We wrote the initial design principles to focus decision making and let others know our purpose.


Your tech stack and workflow are yours to decide. We impose as few constraints as possible. Design systems and emerging technologies don’t necessarily go hand in hand. We must build a system that can handle rapid change without disruption. We must also watch the Ethereum roadmap and community to best understand how to change with it.

Research Driven

We are constantly talking to dApp designers, developers, and users to understand common challenges and effective UI patterns. We are tireless in our efforts to understand what our users need, and ruthless in our efforts to rid our system of anything that they don’t. 


Blockchain is confusing. We must invest in being understandable. This applies to everything, from our documentation and boilerplate content to internal communication and presentations.”

Early audits and testing

We started auditing existing dApps, both internally and externally, to get a rough idea of the components to focus on. Our findings aligned with what research was already telling us: we would have higher impact on the quality of dApps if we focused on web3 components first.


We made a baseline of elements to compose into more complex patterns, and asked designers to experiment with them on real projects—what major things had been left out? What was easier?


Content Design

I had been stealth recruiting a talented lead content designer over the preceding year, and finally lured him onto the Rimble team. Initially I asked him to really dig in on the language we were using to tell users what was happening. He partnered with researchers to test language and what terms were tripping new users up. The team settled on the Metamask interaction and transaction patterns as the first pain points to tackle, as well as guidance on content design. I am particularly proud of this hire—over time he's gone above and beyond infecting Consensys Design with a content first mentality and teaching designers conversational design.


Into the wild

At Devcon 4 in October of 2018, I helped create the first ever UX track at the largest Ethereum conference. We used the opportunity to introduce open source Rimble to the Ethereum community. We tracked its use and popularity—github starts, npm downloads, forks, and just people from projects using Rimble thanking the team on Twitter. This allowed us to focus where we were having the most impact, like hackathons.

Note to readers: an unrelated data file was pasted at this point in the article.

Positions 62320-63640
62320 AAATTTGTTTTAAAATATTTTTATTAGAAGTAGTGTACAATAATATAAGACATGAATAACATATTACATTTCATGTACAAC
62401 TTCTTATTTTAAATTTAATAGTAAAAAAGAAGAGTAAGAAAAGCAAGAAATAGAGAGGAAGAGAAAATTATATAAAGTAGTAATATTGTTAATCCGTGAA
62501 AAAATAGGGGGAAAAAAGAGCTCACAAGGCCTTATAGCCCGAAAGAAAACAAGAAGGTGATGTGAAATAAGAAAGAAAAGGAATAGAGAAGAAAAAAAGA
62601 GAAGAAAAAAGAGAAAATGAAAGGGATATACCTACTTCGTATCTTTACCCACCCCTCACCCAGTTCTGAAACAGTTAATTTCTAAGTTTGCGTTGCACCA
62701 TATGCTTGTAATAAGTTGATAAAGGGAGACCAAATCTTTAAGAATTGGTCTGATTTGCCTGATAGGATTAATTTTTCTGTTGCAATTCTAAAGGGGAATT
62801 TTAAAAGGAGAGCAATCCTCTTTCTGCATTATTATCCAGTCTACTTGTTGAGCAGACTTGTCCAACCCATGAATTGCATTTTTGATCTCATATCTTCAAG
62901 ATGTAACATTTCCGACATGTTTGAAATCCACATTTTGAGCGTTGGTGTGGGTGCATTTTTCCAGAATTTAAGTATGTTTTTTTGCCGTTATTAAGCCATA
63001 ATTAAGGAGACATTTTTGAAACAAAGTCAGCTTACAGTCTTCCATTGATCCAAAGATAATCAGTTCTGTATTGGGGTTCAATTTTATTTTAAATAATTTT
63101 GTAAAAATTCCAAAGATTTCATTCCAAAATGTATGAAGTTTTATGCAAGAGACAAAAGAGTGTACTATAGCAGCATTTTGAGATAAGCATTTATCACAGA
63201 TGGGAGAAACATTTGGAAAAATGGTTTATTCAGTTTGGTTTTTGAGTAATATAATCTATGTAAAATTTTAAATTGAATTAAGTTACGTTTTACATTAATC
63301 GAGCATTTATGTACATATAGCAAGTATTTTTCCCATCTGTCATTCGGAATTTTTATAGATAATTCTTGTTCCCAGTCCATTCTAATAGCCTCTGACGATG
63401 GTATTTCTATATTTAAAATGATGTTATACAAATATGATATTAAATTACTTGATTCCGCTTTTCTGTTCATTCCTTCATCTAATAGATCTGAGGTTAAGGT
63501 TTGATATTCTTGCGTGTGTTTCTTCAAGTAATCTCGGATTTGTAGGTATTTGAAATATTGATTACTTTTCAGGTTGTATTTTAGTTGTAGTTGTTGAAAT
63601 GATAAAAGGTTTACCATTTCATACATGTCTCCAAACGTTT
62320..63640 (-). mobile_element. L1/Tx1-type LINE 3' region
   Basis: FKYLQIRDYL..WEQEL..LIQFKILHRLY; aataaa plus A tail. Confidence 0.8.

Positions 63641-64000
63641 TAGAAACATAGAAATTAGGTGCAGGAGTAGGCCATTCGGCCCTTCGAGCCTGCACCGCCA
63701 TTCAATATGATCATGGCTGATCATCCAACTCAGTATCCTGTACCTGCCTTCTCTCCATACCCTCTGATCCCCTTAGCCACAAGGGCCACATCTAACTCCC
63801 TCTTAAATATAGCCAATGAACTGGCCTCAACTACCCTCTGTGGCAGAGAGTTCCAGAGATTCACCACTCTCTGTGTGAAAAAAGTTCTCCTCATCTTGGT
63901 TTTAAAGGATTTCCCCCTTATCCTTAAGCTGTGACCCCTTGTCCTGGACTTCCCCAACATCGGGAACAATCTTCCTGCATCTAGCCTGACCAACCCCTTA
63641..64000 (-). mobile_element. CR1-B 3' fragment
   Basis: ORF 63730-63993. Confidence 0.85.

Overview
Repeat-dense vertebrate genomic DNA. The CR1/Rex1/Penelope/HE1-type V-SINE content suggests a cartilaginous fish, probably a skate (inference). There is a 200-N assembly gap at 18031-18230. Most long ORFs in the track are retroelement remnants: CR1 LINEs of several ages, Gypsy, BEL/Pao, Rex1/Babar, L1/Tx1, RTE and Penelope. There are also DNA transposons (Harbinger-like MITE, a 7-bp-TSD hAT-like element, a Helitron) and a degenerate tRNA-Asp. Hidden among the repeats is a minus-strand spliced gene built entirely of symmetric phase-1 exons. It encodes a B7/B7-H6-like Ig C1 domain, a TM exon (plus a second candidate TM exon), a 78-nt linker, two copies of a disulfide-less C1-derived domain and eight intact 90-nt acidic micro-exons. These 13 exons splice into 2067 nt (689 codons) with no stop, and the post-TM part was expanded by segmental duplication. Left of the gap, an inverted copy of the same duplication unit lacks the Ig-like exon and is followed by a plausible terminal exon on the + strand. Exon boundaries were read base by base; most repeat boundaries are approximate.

Screen Shot 2019-05-10 at 2.11.55 PM

The team partnered with prominent developers in the space to showcase the utility of Rimble, such as the Burner Wallet.

The burner wallet is a temporary Ethereum account that allows you to transact in any browser using xDai. xDai can be converted to both DAI and ETH and sent to Ethereum addresses.

Use case

User is attending an event and wants to purchase goods (food/drink) using crypto. They can head on over to a vendor, scan their QR code and use their crypto to pay for their goods.

They may also want to send/receive payments with friends. In which case they follow the same process or they can manually request funds or send funds using a link.

At the end of the event, the user sends any remaining funds to a secure wallet and deletes the burner wallet.

Rolling with the punches priorities

In 2019, Consensys underwent some significant changes and began consolidating internal projects into product suites. I saw this an an opportunity to refocus Rimble on more traditional design system goals. We broadened our main users to include designers, and published a Figma kit. In addition, we are developing a design language for our decentralized finance products and aligning them more closely with a developing brand architecture. 

I've learned that both in a decentralized design practice and in an emerging technology ecosystem, making things for people to use does more to raise the bar for quality than talk, meetings, conferences, or articles. I am still so incredibly proud of this team: undertaking a design system in probably the world’s most ambiguous and changing environment—they are brilliant and inspiring.



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© 2020 Sarah Baker Mills